When two classes are tightly coupled, the classes can access each others properties directly. To make them loosely coupled, we have to restrict direct access to a class's properties and must make use of getter/setter methods.
If the class' instance variables are made private and if they can be accessed only through getter/setter methods, it is an indicator of loose coupling with the other classes.
Classes and their methods should have a single and well-focused objetive. Imagine this scenario:
In this example, we can say that Document is not cohesive. The Document class should have all the info related to a document, but not things that are not specifically related to a document, like printing. Its much a better idea to have a public void print(Document d) in class Printer, since a printer is made to print things, and a document is not made to be printed (although it can be printed).
Maybe not best explanation ever, but I hope you get the point.
For coupling issue:
Case 1: if you have loosely coupled code like this:
Case 2 : if you have a tightly coupled code like this:
Case 1: This pseudo code demonstrates accessing a private instance variable via setta and getta.
Case 2: This pseudo code demonstrate accessing a public instance variable directly.
In case 1, a StudentRecord object is loosely coupled to Person object.
In case 2, a studentRecord object is tightly coupled to Person object as it manipulate a person object by p.Name!
If you are working for a big unversity system, you may have to deal with distributed computing system where subtasks can be done in parrell by multiple users. The above StudentRecord application has to be enhanced so that the tasks can be performed in parrell. Suppose you and Mr. Johnson are the university database administrators. You perform the add student tasks and Mr.Johnson performs the update student name task concurrently.
Here is the possible execution sequence for case 2:
1. You want to add student called Mary Smith to the database while Mr.Johson wants to update Mary Smith into Jane Smith. After you add Mary Smith, you want to print her name out. After Mr. Johnson updates Mary's name to Jane, he will print her name out.
2. In this scenario, you and Mr.Johnson perform tasks concurrently.
2.1 You add Mary Smith , studentName is set to "Mary Smith" by using p.Name
2.2 Mr.Johnson updates Mary into Jane.
2.3 You print out the studentName, and you will get "Mary Smith". (No! Mary is renamed into Jane now!)
In this case, you know this person's name is Mary , but you don't know Mr.Johnson updates her name.
Conclusion: A change in an object cause bad effect on your system. That is the disadvantage of tightly coupling.
Here is the possible execution sequence for case 1:
1.1 You add Mary Smith.
1.2 Mr.Johnson updates Mary into Jane.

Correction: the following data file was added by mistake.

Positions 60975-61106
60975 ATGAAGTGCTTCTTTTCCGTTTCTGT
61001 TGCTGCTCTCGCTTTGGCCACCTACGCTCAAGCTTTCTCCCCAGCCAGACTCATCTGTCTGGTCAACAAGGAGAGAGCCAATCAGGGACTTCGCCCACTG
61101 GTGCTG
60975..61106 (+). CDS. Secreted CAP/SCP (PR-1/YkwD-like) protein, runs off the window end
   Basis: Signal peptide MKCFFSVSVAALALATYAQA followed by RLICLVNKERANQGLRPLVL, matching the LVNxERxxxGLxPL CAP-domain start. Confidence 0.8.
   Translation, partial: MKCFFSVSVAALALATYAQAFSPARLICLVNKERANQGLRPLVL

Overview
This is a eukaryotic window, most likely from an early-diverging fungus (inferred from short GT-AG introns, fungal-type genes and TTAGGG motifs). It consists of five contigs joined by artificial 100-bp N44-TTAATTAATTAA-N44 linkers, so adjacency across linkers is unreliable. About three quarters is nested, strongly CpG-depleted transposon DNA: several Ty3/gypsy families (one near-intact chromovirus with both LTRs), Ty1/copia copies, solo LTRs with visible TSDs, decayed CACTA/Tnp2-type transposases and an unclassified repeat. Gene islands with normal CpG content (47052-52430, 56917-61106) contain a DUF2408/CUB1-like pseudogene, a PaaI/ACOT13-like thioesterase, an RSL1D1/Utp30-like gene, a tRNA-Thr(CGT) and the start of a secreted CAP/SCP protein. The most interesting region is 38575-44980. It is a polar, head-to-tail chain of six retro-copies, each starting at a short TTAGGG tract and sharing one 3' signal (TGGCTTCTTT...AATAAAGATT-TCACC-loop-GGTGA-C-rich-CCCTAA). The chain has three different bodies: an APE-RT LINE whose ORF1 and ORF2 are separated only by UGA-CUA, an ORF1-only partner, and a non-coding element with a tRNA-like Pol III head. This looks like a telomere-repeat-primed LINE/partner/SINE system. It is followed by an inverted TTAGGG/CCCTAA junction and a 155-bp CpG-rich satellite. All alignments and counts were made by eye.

1.3 You print out her name using p.getName(). Yes! You will get "Jane Smith".
In this case, you don't need to know this person's name is as long as you use p.getName() and you don't need to care Mr.Johnson has already updated her name.
Conclusion: A change in an object does not affect your system. That is the advantage of loosely coupling.
Joined: Nov 01, 2011
One more thing I want to add about the StudentRecord example is that I have an assumption that the database is synchronized for concurrent access. No two DB admins can access them at the same time.
This may not be a good example. But I want to demonstrate about the degree of coupling. The degree of coupling ranges from tighly couple to loosely couple. There are some software metrics to calculate the degree of coupling. Software metric is not in the exam , and it is another expert's topic.
In the example, I just want to demonstrate the simple aspects about tighly coupling and loosely coupling. This is not a perfect example.
If you, as one of the DB admin, use a piece of application code to access student's record by using p.Name and save the name in a variable for your further development, your application code must be tightly coupled to the student record. Chances are good that the student's name will be updated and your application code is still using the old name.
One the other hand, if you, use a piece of applcation code that accesses student's record by using p.getName() , your application code's degree of coupling to the student record is decreased. Your application code does not care what p's name is. Your application code access the student record through its API only, not directly access its data.
When a piece of code is developed, it should know other objects' encapsulated data as little as possible. Sometimes, a well encapsulated code supports loose coupling even though encapsulation and loose coupling are two different unrelated OO principles.
Again, this is not a perfect example. But the major issue you will be tested is loosely coupling will have less bad effect on your code, according to KB's practice exam.
"Object-oriented programming has two main objectives: to build highly cohesive classes and to maintain loose coupling between those classes.
"Cohesive means that a certain class performs a set of closely related actions. A lack of cohesion, on the other hand, means that a class is performing several unrelated tasks. Though lack of cohesion may never have an impact on the overall functionality of a particular class or of the application itself the application software will eventually become unmanageable."
"Whenever one object interacts with another object, that is a coupling.Strong coupling means that one object is strongly coupled with the implementation details of another object. Strong coupling is discouraged because it results in less flexible, less scalable application software. However, coupling can be used so that it enables objects to talk to each other while also preserving the scalability and flexibility."